j
} = 1*|r*_{
j
} ) = 1; *r*_{
j
} *<*= *r*_{
c
} ⇒ *p*(*π*_{
j
} = 0*|r*_{
j
} ) = 1). We have compared two different types of structural similarity functions by taking SHAPE protocol as an example. The benchmark results show that the optimal performance of those two functions is comparable. Therefore, the simplified scoring function is practical for universal usage, while the protocol-specific scoring function may be a better option if the reactivity distribution is known.

The above described dynamic programming algorithm computes the optimal alignment between the query profile and the target sequence with the consideration of both structural and sequence similarity. After alignment, traceback is performed to check the base pairing consistency between the query structure and the target. Bonus scores are assigned to the possible pairing bases. Such additional information can be used to detect potential false positive hits that have high alignment scores but low structural consistency with the query. For example, in Figure 1, two alignment scores are the same. However, the target in alignment 1 is more conserved with the query, compared with the target in alignment 2, because the red letters can form canonical pairs, while the green ones can not. Structure consistency scores can help us distinguish these two targets.

### P-value estimation

A robust scheme for evaluating the statistical significance of prediction results is important for the homology search applications. However, what statistical distribution the ncRNA alignment scores should follow is still unclear. In this case, we simulated the ProbeAlign scores by searching 106 Rfam families (as defined by the Infernal RMARK3 dataset [20]) against five artificial sequences, whose GC content ranging from 30% to 70%. Each artificial sequence was constructed by concatenating random RNA sequences generated by GenRGenS [35] with a simple context-free grammar [36]. The secondary structure of each random sequence was predicted by mfold [11]. The corresponding reactivities of the secondary structure were simulated based on the SHAPE technology [34].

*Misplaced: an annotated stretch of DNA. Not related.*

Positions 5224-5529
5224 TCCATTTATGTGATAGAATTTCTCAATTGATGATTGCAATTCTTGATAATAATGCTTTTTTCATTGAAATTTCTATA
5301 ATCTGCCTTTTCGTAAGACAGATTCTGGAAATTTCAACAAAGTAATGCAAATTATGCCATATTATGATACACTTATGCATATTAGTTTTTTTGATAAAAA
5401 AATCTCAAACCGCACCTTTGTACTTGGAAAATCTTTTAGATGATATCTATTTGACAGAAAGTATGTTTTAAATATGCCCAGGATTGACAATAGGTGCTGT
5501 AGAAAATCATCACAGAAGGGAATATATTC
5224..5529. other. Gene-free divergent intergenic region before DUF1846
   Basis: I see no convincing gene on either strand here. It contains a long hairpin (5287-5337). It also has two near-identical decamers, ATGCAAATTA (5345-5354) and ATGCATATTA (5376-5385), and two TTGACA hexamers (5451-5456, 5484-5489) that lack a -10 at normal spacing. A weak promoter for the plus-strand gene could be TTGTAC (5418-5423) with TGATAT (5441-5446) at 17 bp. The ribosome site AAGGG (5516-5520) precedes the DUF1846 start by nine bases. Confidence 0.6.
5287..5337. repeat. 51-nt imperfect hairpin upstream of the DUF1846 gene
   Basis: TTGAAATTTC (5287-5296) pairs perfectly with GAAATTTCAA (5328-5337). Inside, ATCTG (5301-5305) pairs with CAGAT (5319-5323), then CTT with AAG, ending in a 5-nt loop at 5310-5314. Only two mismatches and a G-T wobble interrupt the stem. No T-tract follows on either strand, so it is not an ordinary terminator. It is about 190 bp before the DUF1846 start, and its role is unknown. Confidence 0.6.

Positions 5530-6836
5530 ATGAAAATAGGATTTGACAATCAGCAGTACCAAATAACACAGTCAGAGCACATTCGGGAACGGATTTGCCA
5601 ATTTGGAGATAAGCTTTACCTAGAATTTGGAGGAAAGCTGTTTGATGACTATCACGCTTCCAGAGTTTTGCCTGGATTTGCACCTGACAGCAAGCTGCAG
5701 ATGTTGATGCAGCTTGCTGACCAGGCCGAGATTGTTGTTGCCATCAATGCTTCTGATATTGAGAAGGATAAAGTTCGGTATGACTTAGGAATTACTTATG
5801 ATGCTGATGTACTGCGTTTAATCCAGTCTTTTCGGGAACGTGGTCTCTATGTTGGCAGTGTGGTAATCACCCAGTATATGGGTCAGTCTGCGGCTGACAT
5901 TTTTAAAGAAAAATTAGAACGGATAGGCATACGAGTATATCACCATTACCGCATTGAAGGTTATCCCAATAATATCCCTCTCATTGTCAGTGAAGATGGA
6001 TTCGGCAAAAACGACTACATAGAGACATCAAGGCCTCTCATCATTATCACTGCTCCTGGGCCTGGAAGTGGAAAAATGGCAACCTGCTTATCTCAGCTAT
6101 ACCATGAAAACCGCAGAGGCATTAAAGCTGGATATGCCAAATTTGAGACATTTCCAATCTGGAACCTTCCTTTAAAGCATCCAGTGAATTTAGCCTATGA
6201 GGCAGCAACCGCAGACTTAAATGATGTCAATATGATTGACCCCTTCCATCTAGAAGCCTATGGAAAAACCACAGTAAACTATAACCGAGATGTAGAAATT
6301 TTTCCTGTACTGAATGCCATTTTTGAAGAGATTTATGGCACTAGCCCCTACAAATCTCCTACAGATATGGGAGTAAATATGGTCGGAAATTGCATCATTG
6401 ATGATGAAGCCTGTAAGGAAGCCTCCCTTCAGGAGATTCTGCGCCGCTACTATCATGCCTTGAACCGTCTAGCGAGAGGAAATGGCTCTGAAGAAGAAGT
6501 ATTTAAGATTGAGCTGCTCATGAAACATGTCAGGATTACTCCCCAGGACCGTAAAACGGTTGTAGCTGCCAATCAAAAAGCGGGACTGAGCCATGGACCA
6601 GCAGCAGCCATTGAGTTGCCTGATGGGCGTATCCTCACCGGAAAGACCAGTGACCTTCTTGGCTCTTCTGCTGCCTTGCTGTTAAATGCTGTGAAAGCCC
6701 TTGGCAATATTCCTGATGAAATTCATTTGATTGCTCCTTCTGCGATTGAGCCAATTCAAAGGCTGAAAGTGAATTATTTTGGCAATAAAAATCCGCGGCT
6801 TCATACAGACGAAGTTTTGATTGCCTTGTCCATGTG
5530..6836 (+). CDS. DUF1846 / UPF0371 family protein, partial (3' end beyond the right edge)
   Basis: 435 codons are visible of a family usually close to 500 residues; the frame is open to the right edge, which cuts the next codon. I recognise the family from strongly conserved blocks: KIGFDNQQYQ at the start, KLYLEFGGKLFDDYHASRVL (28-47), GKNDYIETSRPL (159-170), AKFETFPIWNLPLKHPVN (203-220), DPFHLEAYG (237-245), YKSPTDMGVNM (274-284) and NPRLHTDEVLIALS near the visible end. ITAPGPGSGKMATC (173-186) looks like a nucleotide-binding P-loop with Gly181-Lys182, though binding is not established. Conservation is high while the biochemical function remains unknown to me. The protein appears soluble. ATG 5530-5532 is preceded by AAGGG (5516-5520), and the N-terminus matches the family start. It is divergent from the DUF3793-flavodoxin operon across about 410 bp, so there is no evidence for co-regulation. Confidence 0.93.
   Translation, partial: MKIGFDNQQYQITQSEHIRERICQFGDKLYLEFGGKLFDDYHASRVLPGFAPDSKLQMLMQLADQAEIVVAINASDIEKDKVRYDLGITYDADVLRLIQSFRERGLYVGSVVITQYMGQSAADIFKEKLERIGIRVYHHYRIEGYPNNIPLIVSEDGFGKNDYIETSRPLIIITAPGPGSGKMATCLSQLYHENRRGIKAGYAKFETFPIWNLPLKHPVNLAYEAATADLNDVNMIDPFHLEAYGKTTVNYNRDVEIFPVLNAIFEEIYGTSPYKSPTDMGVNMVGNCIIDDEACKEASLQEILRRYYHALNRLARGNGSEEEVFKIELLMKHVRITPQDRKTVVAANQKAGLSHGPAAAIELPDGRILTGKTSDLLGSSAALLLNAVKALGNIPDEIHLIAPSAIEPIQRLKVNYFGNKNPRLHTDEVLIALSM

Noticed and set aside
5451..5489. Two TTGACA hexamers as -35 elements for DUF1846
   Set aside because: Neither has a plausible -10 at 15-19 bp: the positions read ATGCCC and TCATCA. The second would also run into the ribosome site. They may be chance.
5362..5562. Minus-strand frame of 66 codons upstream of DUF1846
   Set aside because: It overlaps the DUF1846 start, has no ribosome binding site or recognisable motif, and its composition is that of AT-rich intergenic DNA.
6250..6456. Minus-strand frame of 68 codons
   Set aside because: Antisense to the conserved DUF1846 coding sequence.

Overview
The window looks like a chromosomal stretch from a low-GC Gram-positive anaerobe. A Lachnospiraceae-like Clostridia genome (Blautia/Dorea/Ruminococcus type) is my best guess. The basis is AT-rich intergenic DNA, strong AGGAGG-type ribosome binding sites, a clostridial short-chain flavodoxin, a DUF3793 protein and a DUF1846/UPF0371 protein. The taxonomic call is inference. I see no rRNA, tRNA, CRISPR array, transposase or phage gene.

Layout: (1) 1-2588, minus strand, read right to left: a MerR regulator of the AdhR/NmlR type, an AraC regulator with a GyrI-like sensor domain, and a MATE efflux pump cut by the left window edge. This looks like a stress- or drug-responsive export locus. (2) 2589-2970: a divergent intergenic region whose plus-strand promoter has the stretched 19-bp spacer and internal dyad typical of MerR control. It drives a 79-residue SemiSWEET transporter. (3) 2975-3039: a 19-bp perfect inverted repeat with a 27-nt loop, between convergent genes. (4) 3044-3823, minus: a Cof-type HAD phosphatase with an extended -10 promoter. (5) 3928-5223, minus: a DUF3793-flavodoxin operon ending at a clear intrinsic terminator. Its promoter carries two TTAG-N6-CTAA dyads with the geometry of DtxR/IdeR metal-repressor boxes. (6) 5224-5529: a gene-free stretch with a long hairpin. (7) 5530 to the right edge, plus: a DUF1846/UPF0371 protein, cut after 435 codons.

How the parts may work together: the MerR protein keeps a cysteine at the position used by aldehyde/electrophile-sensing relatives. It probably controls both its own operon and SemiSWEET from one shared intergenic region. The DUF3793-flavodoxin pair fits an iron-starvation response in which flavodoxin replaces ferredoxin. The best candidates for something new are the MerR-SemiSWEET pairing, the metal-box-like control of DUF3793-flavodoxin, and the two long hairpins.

We fitted the ProbeAlign score density for each Rfam family with four different distributions: the normal, Gumbel, GEV (Generalized Extreme Value), and Gamma distributions. The goodness of fitting was measured with K-S test (Kolmogorov-Smirnov test). The fitting results on the five artificial sequences show that the ProbeAlign scores follow the Gamma distribution for most of Rfam families. Take the fitting on the artificial sequence with 50% GC content as an example. Out of 106 tested families, 103 families fit best with the Gamma distribution, and the other three families (bicoid_3, OLE, and rne5) fit best with the normal distribution. The score distribution fitting of the Corona_FSE family (which follows Gamma) and the rne5 family (which follows normal) is shown in Figure 2. It is clear that even rne5 fits better with the normal distribution, the Gamma distribution also fit the ProbeAlign score distribution well. So the Gamma distribution was chosen to evaluate the *p*-values in ProbeAlign.